Criminals adapting to copper theft laws -expert

Billions of rands worth of copper is being lost in South Africa due to theft, South African Revenue Protection Association (Sarpa) technical adviser Rens Bindeman says.

The issue of copper theft has made headlines recently with parts of the Johannesburg city centre being plunged into darkness as a result.

Bindeman says while South Africa has put in place various initiatives, syndicates have adapted.

At one stage, we were talking about between R7-11 billion a year [being lost to copper theft].

Rens Bindeman, Sarpa technical adviser

He says a new system being suggested is the marking of copper that comes from infrastructure.

You find the copper but you can’t actually prove it’s been stolen… The biggest problem is there’s so much copper available, you can just take it because it’s everywhere, especially in the Joburg area…

Rens Bindeman, Sarpa technical adviser

Bindeman says the Second-Hand Goods Act is meant to deal with such issues and aims to crack down on dealers.

Police have also started a flash unit inside visible policing, through which they actually do disruptive exercises at scrapyards every month… They are tasked with doing a certain amount of these stings.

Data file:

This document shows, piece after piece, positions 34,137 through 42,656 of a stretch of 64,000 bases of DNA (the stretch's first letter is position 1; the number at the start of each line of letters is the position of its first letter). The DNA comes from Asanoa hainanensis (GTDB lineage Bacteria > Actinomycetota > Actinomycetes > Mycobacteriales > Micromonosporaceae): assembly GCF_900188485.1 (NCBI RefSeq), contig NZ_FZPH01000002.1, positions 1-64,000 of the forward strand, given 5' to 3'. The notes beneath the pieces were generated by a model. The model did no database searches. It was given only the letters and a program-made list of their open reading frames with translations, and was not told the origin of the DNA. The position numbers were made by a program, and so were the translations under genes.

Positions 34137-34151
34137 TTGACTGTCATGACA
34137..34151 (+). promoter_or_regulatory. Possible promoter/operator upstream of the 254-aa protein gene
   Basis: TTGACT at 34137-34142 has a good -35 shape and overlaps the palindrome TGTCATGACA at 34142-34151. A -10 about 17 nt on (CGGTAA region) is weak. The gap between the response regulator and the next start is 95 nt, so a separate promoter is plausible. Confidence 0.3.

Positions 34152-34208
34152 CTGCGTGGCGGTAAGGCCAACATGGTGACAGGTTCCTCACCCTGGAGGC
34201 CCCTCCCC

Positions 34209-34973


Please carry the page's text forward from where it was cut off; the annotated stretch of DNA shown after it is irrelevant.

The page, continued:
Rens Bindeman, Sarpa technical adviser

He says the world looks at South Africa to deal with the issue of copper theft and there’s a lot of action going on to disrupt these criminal units.

Bindeman says all scrap copper makes its way to Johannesburg before being exported.

There should be arrests in Joburg every day.

Rens Bindeman, Sarpa technical adviser

This article first appeared on 702 : Criminals adapting to copper theft laws -expert


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